Linguistically and Culturally Appropriate Language Assessment: a GOLE Collaboration

By Mellissa Bortz, Ph.D., Assistant Professor, Department of Communication Sciences and Disorders

April 17, 2023
Linguistically and Culturally Appropriate Language Assessment: a GOLE Collaboration


In the fall of 2022, Tinashe Nhokwara, MSc in Audiology, Shahdeedah Aufe, and I ran a six- week Global Online Learning Exchange (GOLE) course between 20 St John’s undergraduates majoring in Speech, Language, and Pathology and 14 students majoring in Hearing and Speech Language Therapy from the University of Zimbabwe in Harare.

Tinashe Nhokwara
Tinashe Nhokwara

The overarching aims of the exchange were for students to become familiar with cultural responsiveness, methods of language assessment, and devising culturally and linguistically appropriate test items.  

The students learned a great deal about each other posting discussions about various topics such as energy power needs, food, and weekends. Each week, they were required to complete a reflection journal as well as identify culturally and linguistically diverse items including different vocabulary, morphology, phonology, and metaphorical language. They learned that English is an Indo-European language with subject-verb-object sentence formation. Shona is a Bantu agglutinating tonal language where different meanings of the same word are represented by changing the intonation of the production.

The reflection journal was extremely useful for students to exchange ideas about how to treat potential culturally and linguistically diverse clients. One student commented, “I chose to take part in the discussions of this course, as I believe that a better understanding of cultural linguistics yields a competent speech and language therapist. It is safe to say that studying language (linguistics) and culture will help me in my interactions with patients as I have a better understanding of their language and culture, and I will be able to efficiently respect them according to how their culture requires.”

Mellissa Bortz headshot
Mellissa Bortz

Students were required to complete two assignments, one individual and one group, identifying culturally and linguistically inappropriate items and replacing them with alternative items that they had learned during discussions, for example, brand names of cereal or vacuum cleaners for rural Zimbabwean populations. University of Zimbabwe students identified alternative games instead of “patty cake” commonly played by toddlers in the U.S. and animals such as penguins which are not found in a land locked country such as Zimbabwe.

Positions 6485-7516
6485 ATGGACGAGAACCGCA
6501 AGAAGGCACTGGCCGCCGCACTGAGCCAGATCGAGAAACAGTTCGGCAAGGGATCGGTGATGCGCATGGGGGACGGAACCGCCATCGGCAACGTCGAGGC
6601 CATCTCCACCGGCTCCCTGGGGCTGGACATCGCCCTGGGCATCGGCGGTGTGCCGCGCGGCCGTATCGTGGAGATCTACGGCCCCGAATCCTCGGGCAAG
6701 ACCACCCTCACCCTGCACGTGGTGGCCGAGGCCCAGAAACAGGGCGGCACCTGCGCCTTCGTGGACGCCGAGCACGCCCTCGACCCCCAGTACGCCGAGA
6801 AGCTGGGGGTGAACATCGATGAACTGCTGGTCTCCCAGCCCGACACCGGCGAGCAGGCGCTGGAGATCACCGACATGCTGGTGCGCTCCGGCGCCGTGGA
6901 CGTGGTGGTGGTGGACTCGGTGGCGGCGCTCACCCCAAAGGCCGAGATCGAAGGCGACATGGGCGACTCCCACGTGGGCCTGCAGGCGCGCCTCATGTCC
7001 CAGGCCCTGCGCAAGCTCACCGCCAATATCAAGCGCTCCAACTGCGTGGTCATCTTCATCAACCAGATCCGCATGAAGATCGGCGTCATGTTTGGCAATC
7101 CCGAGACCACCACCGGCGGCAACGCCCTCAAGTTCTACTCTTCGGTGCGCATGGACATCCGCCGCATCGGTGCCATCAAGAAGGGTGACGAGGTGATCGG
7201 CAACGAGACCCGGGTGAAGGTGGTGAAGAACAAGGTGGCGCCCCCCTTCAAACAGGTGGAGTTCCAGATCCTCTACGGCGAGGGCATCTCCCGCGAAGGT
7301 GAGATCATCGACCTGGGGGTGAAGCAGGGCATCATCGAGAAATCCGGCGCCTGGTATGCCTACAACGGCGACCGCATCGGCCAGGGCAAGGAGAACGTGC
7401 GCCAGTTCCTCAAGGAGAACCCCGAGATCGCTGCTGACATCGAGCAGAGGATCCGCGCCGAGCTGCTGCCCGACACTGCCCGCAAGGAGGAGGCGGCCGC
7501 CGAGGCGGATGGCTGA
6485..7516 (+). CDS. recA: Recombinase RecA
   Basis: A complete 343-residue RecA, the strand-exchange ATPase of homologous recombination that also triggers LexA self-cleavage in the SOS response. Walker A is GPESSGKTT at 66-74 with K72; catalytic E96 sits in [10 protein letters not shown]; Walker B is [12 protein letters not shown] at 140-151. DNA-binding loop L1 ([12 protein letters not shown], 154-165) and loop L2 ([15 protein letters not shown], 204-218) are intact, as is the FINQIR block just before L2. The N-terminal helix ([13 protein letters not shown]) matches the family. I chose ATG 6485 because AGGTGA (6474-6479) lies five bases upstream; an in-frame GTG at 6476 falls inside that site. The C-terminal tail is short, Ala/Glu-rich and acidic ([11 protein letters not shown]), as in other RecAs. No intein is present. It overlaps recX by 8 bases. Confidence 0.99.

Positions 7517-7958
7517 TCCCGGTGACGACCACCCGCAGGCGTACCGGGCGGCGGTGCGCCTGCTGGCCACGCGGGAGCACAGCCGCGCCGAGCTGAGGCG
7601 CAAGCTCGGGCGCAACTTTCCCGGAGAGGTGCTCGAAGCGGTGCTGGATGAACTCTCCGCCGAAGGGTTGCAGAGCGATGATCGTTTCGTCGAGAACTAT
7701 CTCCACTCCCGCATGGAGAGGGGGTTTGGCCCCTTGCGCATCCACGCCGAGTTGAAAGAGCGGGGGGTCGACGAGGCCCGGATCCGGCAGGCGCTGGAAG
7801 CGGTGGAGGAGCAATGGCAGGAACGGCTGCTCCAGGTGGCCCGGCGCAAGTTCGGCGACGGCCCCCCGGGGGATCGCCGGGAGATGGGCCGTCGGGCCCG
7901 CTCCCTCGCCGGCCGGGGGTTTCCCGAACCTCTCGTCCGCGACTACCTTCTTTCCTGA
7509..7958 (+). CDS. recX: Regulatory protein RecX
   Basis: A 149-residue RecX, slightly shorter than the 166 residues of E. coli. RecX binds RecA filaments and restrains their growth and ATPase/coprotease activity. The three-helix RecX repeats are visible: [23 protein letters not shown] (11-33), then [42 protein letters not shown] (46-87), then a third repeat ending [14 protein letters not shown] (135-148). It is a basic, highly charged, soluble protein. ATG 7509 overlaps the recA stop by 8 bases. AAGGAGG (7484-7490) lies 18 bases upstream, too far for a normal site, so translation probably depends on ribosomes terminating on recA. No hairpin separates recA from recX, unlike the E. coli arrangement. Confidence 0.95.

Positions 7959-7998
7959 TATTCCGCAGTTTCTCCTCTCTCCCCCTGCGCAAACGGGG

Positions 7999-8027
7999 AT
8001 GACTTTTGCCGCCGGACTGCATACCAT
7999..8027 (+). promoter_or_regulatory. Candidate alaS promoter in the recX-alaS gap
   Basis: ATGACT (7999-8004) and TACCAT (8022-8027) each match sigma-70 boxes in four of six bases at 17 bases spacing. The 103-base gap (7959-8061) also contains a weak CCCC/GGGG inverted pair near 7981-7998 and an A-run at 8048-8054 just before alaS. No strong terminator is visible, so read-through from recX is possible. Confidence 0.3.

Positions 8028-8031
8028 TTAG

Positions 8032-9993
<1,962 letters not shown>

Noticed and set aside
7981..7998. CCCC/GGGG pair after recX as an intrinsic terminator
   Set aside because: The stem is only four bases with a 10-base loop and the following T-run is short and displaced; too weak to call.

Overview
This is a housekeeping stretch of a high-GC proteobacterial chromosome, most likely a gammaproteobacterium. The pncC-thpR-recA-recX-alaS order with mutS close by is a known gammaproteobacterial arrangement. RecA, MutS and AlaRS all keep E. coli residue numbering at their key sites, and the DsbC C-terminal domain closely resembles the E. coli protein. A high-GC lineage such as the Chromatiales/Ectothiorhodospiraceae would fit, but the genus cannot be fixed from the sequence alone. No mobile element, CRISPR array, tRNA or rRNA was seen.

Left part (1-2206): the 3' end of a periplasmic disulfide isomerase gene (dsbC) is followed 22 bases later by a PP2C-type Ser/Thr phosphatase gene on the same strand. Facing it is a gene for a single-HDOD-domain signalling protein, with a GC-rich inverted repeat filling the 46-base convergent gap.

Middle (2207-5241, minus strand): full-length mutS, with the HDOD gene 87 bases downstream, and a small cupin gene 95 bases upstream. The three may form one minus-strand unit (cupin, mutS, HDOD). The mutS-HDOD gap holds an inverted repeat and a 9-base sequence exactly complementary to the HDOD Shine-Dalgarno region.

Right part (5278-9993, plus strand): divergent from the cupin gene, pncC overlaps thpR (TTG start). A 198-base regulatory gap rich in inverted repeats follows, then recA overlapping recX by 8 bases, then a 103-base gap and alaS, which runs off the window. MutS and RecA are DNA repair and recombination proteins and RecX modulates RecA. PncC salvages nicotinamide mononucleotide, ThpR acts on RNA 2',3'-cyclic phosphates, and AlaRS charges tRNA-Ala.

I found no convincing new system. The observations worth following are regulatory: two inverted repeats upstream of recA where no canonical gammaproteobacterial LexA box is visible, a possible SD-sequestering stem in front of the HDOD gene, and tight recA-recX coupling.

The course was originally planned to take place using Canvas and WhatsApp. St. John’s students had access to both platforms while University of Zimbabwe students used WhatsApp exclusively. An ongoing challenge in this course was the seven-hour time difference. The main reason was that students at the University of Zimbabwe do not have access to laptops and cannot operate free Canvas on Smartphones, and their Wi-Fi is sporadic and very expensive. 

Sadsa dish

These challenges, however, did not prevent robust and fascinating discussions taking place such as around the Zimbabwean staple food sadsa “corn meal.”

The positives, challenges, and recommendations for future iterations of GOLE were discussed during debriefing sessions. St John’s students reported that they learned a lot about Zimbabwe, a country that they had previously not known much about. The technology and lack of synchronous classes were challenging for them. Ms. Nhokwara made a very powerful comment stating that Canvas was the first time that she had “seen what a functional e-learning system looked like.” The University of Zimbabwe students were grateful that the course was available on WhatsApp as it made it accessible for them. They expressed enthusiasm for all that they had learned and want future classes of this type to further their knowledge.

In order to achieve this goal, an unintended positive outcome of this course is that the University of Zimbabwe students will become founding members of the African Connections Speech Language Therapy student group. This request was facilitated by members of the teaching team approaching the African Connections Speech Language Therapy group. This group consists of over 300 Speech-Language Therapists working or collaborating in Africa.